Building Community Awareness of Coastal Flood Risks in the Charleston Region of South Carolina
The Charleston region of South Carolina has been hit by several major flooding events over the last several years, including an extraordinary rainfall event in October 2015, Hurricane Matthew in 2016, and Hurricane Irma in 2017. In addition, the communities in the Charleston region are experiencing increased exposure to tidal flooding hazards due to rising sea levels. Understanding these risks and potential impacts is complex and involves thinking not only about coastal flood hazards, such as storm surge flooding, high tides, and precipitation, but also how sea level rise will exacerbate impacts. Because flooding impacts can be very localized, officials in the Charleston region chose to highlight specific focus areas in which to begin their efforts.
The Charleston Resilience Network (CRN) received a NOAA Coastal Resilience Grant to develop high resolution flood models that incorporate potential sea level rise impacts. Another component of the effort involved community engagement to help build hazards awareness and to identify potential resilience actions. The project team consisted of members from the CRN, South Carolina Sea Grant, College of Charleston, Citadel, and University of South Carolina. During virtual meetings, team members used the Coastal Flood Exposure Mapper’s shared map function to identify portions of the communities that met certain criteria, such as high need demographics and development and/or redevelopment pressures. Maps from the Coastal Flood Exposure Mapper were combined with other relevant local data to develop a short list of potential areas for the community engagement process and high resolution modeling. The list was shared with local community officials from the Town of Mount Pleasant, City of North Charleston, and City of Charleston to select four areas for the community engagement process.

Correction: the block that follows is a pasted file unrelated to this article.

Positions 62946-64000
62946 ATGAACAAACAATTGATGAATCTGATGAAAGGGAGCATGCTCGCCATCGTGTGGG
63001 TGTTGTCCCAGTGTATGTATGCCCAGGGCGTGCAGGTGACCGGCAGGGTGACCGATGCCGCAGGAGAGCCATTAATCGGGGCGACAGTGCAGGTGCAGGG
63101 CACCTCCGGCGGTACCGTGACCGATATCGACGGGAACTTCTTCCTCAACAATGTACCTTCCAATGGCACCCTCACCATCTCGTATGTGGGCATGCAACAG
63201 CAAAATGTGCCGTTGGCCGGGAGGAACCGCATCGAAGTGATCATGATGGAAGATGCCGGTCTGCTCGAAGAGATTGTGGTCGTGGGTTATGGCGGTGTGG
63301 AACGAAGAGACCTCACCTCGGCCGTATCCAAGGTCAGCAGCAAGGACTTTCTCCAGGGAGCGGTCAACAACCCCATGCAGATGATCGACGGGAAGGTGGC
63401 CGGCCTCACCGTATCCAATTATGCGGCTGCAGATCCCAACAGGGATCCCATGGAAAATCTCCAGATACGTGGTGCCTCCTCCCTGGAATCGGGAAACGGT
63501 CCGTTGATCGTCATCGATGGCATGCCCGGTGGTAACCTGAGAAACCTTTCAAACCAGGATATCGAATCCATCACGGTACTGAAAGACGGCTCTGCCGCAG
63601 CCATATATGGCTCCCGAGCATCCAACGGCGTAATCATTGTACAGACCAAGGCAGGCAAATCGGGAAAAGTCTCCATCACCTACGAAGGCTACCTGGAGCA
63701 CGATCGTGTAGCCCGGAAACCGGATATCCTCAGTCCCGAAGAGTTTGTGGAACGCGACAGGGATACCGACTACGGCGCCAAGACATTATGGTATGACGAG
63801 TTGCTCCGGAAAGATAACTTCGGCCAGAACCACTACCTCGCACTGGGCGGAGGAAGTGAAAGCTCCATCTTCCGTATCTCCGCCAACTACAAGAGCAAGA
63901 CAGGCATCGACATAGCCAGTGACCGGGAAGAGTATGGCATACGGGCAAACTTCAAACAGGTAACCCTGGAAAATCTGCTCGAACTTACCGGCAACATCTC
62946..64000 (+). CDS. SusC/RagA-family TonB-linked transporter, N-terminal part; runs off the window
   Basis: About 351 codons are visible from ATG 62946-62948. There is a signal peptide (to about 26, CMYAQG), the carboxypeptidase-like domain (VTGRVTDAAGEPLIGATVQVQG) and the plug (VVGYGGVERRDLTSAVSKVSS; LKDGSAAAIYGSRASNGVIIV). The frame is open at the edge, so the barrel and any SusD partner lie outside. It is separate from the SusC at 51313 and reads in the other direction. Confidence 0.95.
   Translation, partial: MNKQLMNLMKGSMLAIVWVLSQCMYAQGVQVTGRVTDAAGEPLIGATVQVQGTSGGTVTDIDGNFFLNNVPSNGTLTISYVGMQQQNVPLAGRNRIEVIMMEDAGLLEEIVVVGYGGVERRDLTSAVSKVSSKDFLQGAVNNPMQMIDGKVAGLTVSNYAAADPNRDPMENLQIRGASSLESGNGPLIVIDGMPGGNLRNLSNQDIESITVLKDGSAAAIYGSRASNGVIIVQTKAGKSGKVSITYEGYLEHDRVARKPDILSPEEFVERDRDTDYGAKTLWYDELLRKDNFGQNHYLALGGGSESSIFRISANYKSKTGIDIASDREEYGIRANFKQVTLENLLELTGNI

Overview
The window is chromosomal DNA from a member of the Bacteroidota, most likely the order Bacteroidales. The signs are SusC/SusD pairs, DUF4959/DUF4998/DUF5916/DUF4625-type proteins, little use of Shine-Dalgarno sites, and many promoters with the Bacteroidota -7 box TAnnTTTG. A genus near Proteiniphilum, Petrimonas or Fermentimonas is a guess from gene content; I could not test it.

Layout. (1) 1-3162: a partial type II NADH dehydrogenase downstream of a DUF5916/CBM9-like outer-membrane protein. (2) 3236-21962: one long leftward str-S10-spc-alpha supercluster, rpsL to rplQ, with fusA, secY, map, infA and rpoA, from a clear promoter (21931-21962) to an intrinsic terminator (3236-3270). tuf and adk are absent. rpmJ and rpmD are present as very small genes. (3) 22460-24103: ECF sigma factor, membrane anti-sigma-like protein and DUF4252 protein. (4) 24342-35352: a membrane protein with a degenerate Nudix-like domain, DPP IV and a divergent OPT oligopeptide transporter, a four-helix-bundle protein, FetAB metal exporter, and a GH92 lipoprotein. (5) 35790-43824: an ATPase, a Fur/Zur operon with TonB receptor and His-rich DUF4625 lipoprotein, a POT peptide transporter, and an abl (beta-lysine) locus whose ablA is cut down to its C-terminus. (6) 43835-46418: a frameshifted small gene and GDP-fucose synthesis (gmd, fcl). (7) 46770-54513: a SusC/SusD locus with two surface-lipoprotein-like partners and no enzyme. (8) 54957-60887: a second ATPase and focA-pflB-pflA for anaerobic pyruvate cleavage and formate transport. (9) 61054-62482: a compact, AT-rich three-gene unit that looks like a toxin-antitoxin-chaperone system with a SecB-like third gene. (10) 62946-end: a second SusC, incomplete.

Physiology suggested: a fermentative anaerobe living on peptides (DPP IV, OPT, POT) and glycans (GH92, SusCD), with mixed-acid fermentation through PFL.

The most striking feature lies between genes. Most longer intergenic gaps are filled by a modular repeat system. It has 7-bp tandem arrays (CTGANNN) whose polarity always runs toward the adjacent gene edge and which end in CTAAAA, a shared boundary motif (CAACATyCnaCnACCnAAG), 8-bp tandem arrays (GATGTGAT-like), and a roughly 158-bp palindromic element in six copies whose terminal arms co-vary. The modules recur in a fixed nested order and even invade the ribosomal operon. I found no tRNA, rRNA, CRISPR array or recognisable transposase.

Through the use of the Coastal Flood Exposure Mapper, the project team was able to quickly identify portions of the communities that met certain criteria. The ability to see the same maps in various locations during virtual meetings enabled all team members to actively participate and helped save time and money. Additionally, with maps from the Coastal Flood Exposure Mapper, the project team was able to show local community officials the areas identified as potential targets for community engagement and high resolution modeling. (2018)